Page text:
After the state appealed her ruling to the Pennsylvania Supreme Court, a commonwealth judge is defending her decision to order a temporary halt to any actions to certify the state’s 2020 presidential election results pending a hearing on a lawsuit that seeks to void millions of potentially unconstitutional mail-in ballots.
Commonwealth Court Judge Patricia McCullough issued a memorandum opinion on Friday explaining her rationale in temporarily stopping the state’s actions to certify its 2020 election results until the lawsuit is heard.
The lawsuit filed by a group of Pennsylvania Republicans, led by Rep. Mike Kelly and 2020 congressional candidate Sean Parnell, claims Pennsylvania’s October 2019 expansion of “no-excuse” mail-in voting “violated the state constitution’s limits on who can cast an absentee ballot,” Law360 reported.
“Petitioners appear to have established a likelihood to succeed on the merits because Petitioners have asserted the Constitution does not provide a mechanism for the legislature to allow for expansion of absentee voting without a constitutional amendment,” McCullough wrote Friday.
“Since this presents an issue of law which has already been thoroughly briefed by the parties, this Court can state that Petitioners have a likelihood of success on the merits of its Pennsylvania Constitutional claim.”
McCullough had issued a preliminary injunction Wednesday halting further certification of the election results pending an evidentiary hearing on the lawsuit, despite the state’s announcement that it had already certified the results of the election Tuesday, Patch reported.
The order said Pennsylvania should stop any further steps toward finalizing the election results until the hearing is held.
Democratic state leaders appealed the order to the Pennsylvania Supreme Court as part of their effort to have the lawsuit dismissed, and the hearing that had been scheduled for Friday was postponed.
“Commonwealth court never had jurisdiction to begin with, because the statute also conferred original jurisdiction on Supreme court to consider any challenges,” form
Commonwealth court never had jurisdiction to begin with, because the statute also conferred original jurisdiction on Supreme Court to consider any challenges. But if Commonwealth Court had original jurisdiction, the appeal to the Supreme Court would have been as of right.
— Robert L. Byer (@Rlbyer) November 26, 2020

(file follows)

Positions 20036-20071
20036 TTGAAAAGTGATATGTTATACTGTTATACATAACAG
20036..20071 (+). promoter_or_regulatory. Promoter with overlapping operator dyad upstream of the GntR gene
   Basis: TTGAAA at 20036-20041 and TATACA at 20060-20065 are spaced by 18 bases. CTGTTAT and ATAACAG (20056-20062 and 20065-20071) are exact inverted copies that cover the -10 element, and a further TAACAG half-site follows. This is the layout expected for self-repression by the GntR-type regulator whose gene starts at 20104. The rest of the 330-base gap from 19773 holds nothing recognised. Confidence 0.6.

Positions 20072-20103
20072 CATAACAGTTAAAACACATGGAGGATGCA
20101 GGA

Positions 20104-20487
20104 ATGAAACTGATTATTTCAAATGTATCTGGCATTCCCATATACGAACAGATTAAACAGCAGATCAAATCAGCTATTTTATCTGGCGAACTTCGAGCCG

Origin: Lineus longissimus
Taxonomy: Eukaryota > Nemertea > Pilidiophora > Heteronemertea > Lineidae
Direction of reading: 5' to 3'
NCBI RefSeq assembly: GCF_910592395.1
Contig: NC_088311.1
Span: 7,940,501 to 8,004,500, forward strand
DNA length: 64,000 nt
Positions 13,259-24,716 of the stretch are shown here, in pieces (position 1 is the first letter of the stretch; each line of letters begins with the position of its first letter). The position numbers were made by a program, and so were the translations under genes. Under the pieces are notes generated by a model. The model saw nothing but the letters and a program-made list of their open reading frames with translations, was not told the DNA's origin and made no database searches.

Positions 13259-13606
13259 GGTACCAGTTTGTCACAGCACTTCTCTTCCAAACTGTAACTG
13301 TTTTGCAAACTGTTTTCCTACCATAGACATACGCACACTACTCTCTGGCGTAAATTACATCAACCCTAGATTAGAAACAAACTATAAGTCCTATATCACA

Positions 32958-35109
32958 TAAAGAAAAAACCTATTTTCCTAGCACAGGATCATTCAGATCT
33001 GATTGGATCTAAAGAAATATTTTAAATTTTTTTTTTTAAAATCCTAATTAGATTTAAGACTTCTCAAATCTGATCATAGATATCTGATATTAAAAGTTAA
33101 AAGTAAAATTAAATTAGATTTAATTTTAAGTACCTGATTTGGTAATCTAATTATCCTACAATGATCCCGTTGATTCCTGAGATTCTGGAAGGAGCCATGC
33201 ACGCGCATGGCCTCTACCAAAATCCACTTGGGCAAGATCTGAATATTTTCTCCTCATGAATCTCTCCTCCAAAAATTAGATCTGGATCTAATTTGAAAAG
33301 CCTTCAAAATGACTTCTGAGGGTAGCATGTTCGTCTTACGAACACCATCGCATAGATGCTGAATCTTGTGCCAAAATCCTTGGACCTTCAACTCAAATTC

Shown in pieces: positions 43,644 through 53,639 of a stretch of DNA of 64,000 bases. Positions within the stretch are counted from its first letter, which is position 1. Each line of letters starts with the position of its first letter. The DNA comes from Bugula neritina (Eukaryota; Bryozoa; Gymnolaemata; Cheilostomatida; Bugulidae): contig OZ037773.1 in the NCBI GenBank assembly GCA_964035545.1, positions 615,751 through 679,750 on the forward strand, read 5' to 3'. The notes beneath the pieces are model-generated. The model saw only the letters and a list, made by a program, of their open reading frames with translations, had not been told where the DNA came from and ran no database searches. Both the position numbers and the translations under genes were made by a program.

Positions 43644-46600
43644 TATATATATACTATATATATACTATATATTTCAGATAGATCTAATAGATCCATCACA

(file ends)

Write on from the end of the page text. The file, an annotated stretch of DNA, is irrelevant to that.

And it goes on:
The lawsuit seeks to toss out the major voting reform bill that was passed last year, according to Business Insider.
Attorneys for the state that passed the expanded voting bill argued the request to halt the certification of election results had come too late. However, the challengers filed a supplemental application for emergency relief Tuesday night with alternative steps the court could take to help stop the certification, Law360 reported.
“Should it be absolutely necessary, in order for this court to be empowered to provide adequate relief, petitioners may seek for leave from this court to join the slate of presidential and vice presidential electors as additional respondents in this action, and move to enjoin them from taking certain action,” the petition said.
“Because the electors, by law, must perform their duties at the ‘seat of government of this Commonwealth,’ this court may also enjoin respondents from permitting the electors to assemble at such location.”
According to Pennsylvania law, any voter can choose to vote by mail.
However, to qualify for an absentee ballot, Pennsylvania voters must provide a valid reason to request such a ballot.
Voters who qualify for absentee ballots include college students, people whose work takes them away from the municipality where they live, people with physical disability or illness, members of the military and people who may have a conflict due to a religious holiday.
Act 77, which was signed into law in October 2019, created no excuse mail-in voting for all Pennsylvania voters and a 50-day period for voters to request and submit these ballots.
According to the lawsuit, these ballots should be deemed “unconstitutional” because Act 77 overrides legal limitations on absentee voting.
“Act 77 is the most expansive and fundamental change to the Pennsylvania voting code, implemented illegally, to date,” the plaintiffs wrote.
“[It] is another illegal attempt to override the limitations on absentee voting prescribed in the Pennsylvania Constitution, without first following the necessary procedure to amend the constitution to allow for the expansion.”